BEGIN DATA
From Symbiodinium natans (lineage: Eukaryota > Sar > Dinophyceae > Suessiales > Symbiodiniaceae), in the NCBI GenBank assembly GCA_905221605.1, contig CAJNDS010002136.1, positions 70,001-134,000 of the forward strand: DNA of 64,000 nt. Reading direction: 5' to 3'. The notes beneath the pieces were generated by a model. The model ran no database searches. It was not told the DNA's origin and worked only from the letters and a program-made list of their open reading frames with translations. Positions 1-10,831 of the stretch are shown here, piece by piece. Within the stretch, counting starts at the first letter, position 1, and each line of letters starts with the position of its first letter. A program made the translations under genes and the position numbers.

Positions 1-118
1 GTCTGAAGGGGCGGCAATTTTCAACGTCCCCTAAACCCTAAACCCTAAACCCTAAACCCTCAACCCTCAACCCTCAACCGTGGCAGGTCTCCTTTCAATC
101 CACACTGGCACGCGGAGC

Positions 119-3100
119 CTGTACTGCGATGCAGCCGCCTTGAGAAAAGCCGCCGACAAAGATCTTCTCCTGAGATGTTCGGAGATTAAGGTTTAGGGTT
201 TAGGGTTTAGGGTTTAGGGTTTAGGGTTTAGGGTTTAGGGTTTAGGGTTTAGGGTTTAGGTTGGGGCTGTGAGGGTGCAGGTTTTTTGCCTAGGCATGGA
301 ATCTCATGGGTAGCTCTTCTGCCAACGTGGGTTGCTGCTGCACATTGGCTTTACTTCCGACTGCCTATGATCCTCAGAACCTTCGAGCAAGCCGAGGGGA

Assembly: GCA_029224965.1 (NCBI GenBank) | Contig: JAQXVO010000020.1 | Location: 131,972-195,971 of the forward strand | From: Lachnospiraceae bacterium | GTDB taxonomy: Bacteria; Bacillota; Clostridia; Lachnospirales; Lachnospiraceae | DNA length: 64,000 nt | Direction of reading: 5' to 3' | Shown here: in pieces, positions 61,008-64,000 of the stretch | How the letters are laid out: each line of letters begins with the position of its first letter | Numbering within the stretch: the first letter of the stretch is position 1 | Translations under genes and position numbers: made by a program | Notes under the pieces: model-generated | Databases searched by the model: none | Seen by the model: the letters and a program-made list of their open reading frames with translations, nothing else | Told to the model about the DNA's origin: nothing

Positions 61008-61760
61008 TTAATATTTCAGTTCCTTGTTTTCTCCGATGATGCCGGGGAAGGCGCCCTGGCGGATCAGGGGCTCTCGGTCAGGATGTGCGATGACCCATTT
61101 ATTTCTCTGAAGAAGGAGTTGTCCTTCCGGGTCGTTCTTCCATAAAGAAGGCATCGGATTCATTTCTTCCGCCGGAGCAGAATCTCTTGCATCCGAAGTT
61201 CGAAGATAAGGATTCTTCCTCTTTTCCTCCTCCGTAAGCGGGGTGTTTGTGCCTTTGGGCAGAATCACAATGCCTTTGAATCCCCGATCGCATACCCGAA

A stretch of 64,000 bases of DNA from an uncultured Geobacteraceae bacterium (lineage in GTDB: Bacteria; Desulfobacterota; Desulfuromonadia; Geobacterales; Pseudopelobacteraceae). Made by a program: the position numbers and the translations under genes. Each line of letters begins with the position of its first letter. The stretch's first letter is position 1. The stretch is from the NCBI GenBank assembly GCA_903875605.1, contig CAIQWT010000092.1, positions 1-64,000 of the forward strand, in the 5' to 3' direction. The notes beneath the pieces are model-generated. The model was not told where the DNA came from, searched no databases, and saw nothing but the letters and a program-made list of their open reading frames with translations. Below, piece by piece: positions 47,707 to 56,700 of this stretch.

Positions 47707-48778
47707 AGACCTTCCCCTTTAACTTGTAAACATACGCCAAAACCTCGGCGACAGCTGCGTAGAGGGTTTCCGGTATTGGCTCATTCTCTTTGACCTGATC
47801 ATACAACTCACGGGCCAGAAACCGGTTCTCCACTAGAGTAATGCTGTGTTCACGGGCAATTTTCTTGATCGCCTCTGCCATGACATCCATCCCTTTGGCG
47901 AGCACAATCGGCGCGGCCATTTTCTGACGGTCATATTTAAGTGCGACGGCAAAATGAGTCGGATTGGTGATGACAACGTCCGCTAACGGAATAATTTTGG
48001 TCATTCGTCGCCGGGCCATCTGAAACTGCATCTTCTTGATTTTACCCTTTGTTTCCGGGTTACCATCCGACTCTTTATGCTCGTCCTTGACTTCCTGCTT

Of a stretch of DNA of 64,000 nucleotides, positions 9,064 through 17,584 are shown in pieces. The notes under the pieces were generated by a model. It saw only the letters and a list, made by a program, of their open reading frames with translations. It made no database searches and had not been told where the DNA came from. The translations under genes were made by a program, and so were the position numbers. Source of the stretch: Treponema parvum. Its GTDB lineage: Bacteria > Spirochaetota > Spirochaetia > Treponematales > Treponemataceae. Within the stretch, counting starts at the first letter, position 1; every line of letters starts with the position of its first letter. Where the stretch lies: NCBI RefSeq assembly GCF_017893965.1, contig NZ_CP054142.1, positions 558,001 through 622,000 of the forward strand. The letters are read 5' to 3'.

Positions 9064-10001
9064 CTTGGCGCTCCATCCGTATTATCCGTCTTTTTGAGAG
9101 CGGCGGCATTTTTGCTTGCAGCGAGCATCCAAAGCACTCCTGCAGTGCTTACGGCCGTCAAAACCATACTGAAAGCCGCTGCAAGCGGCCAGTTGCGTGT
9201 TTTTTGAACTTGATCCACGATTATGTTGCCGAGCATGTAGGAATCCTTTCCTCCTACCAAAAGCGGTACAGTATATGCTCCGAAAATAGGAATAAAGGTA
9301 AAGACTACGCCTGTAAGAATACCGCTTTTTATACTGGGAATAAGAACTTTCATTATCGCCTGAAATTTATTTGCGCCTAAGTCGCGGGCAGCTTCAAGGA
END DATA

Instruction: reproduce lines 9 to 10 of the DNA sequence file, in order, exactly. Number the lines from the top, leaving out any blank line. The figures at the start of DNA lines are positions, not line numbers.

Assembly: GCA_029224965.1 (NCBI GenBank) | Contig: JAQXVO010000020.1 | Location: 131,972-195,971 of the forward strand | From: Lachnospiraceae bacterium | GTDB taxonomy: Bacteria; Bacillota; Clostridia; Lachnospirales; Lachnospiraceae | DNA length: 64,000 nt | Direction of reading: 5' to 3' | Shown here: in pieces, positions 61,008-64,000 of the stretch | How the letters are laid out: each line of letters begins with the position of its first letter | Numbering within the stretch: the first letter of the stretch is position 1 | Translations under genes and position numbers: made by a program | Notes under the pieces: model-generated | Databases searched by the model: none | Seen by the model: the letters and a program-made list of their open reading frames with translations, nothing else | Told to the model about the DNA's origin: nothing

Positions 61008-61760